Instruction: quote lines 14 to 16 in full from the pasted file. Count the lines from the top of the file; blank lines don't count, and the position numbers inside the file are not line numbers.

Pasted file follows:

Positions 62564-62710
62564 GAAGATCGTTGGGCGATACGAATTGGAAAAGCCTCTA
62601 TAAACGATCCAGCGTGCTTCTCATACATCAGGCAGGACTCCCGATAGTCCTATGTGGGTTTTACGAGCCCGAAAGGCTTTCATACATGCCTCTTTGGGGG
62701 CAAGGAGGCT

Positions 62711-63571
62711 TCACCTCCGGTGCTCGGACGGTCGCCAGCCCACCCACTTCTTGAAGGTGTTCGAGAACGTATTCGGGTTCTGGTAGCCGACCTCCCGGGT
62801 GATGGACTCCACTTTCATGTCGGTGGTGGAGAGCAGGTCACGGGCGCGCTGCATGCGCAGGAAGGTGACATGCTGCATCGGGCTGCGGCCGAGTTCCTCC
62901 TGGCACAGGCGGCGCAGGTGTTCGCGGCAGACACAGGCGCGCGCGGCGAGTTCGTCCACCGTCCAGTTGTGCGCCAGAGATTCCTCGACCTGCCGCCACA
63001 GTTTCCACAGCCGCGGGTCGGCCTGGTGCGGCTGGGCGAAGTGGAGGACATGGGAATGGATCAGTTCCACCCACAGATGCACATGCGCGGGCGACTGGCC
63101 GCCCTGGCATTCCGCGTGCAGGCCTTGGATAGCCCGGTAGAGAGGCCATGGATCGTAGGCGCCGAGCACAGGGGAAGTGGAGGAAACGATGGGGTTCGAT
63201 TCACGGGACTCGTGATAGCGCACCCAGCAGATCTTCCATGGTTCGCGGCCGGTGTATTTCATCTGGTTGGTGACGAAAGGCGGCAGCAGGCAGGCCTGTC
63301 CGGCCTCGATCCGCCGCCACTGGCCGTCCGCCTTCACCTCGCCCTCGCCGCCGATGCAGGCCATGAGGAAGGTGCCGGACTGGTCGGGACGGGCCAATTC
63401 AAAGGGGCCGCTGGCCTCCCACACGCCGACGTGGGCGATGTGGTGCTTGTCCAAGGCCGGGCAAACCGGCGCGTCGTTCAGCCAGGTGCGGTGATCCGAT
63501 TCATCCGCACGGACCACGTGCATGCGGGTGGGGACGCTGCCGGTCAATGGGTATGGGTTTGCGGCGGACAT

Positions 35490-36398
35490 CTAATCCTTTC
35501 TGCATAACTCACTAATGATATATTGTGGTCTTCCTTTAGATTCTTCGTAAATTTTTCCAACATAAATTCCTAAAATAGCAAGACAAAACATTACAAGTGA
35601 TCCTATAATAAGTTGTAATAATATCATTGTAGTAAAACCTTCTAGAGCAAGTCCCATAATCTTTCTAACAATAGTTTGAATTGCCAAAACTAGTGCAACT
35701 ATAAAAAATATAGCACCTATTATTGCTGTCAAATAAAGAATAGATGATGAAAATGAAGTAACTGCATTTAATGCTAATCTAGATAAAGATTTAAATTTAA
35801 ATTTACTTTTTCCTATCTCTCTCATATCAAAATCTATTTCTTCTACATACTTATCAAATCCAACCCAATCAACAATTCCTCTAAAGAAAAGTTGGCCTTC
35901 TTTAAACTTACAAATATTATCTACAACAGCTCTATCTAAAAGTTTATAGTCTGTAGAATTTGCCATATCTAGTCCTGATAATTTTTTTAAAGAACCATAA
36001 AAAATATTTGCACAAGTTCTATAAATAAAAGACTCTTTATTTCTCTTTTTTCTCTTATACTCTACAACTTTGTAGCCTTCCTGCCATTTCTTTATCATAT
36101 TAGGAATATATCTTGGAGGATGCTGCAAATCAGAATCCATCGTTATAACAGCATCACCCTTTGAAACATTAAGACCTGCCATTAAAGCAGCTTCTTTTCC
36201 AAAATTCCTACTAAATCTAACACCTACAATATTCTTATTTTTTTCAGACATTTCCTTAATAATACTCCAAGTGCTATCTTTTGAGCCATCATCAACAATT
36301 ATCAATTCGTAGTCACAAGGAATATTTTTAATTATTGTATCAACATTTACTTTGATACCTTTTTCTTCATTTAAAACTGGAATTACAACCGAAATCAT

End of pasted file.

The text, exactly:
63501 TCATCCGCACGGACCACGTGCATGCGGGTGGGGACGCTGCCGGTCAATGGGTATGGGTTTGCGGCGGACAT

Positions 35490-36398
35490 CTAATCCTTTC